• In the 3rd paragraph, briefly show that you are further qualified for the position, mentioning relevant educational background
  • Determine what is relevant by reviewing the educational requirements for the position you are seeking and highlighting those that you meet
  • Another alternative would be to present the information in paragraphs two and three in a bulleted format instead
  • In the 4th paragraph, briefly talk about your strengths as a person, such as your ability to work autonomously, your attention to detail, or any personal strengths that set you apart from others
  • In the final paragraph, mention that your resume is enclosed or attached and that it will provide further details regarding your background
  • Close with a statement about how you look forward to hearing from the potential employer soon
  • Include your signature with your name typed below it
  • In a cover letter to an executive recruiter or headhunter, you should also include your job titles of interest, your desired salary range, and your geographic locations of interest

Can I see a sample of a cover letter sent to an employer in response to a job posting?

John Doe
1234 Main Street, Apt. A
Any City, CA 12345

July 7, 2011

Employer Name
Attn: (If to a specific person or department)
Employer Address
Employer City, State Zip Code

To Whom It May Concern:

Please consider me an applicant for the [Insert Job Title Here] position you recently posted on [Insert Location of Job Posting Here]. I believe I have the proper qualifications for the job.

I am an experienced pre-sales systems engineer with a track record of success in preparing and conducting software sales demonstrations. I am skilled in serving as the technical point of contact for major accounts, providing onsite technical support as well as assisting customers by telephone, and presenting to both technical audiences and C-level executives. In addition to my experience as a pre-sales system engineer, I have extensive knowledge of Enterprise Management, including servers, application, and databases performance.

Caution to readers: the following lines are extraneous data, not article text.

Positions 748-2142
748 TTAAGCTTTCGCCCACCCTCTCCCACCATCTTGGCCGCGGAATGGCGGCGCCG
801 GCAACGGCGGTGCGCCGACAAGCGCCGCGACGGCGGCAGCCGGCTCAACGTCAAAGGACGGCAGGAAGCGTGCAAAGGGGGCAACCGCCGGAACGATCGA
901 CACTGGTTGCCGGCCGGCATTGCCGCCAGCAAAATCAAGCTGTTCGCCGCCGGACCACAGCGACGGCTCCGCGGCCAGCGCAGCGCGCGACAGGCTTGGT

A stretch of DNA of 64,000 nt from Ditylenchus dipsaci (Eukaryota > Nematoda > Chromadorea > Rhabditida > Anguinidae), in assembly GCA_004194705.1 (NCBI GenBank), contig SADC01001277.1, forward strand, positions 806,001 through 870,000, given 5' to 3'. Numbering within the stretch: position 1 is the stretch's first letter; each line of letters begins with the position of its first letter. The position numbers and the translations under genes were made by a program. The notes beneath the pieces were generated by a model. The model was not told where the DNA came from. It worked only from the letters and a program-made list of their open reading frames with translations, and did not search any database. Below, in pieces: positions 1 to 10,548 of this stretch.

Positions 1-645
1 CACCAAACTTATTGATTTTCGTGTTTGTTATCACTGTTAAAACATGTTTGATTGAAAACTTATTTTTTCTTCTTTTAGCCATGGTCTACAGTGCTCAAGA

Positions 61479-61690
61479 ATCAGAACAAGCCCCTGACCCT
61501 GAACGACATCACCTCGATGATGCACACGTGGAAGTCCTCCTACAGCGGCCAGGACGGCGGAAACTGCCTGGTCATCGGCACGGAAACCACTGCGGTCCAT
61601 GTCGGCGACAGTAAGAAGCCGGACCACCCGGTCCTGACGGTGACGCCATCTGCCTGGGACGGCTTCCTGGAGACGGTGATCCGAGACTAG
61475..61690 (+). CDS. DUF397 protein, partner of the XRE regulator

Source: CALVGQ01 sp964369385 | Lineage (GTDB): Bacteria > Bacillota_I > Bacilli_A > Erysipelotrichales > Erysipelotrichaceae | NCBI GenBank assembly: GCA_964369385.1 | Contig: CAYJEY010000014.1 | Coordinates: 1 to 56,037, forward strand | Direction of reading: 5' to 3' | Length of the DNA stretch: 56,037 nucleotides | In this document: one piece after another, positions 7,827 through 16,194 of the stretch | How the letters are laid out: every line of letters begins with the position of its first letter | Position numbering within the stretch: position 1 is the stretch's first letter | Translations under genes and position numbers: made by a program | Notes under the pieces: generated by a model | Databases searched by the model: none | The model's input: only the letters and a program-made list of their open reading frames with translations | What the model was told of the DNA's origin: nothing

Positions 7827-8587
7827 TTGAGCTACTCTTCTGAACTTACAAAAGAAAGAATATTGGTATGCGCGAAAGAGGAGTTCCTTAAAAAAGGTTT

I enjoy a challenge, whether it involves developing training materials, conducting product training, assisting with product testing and implementation, or training less experienced internal staff.

The skills I’ve gained are the ability to learn new software applications quickly and to a level of detail that allows me to serve in a troubleshooting or training role, the ability to adapt my communication style to fit the audience’s level of knowledge and areas of interest, and the ability to convey complex information in a manner that others can understand.

My resume is attached. It will provide you with further details regarding my background. I look forward to hearing from you soon.



John Doe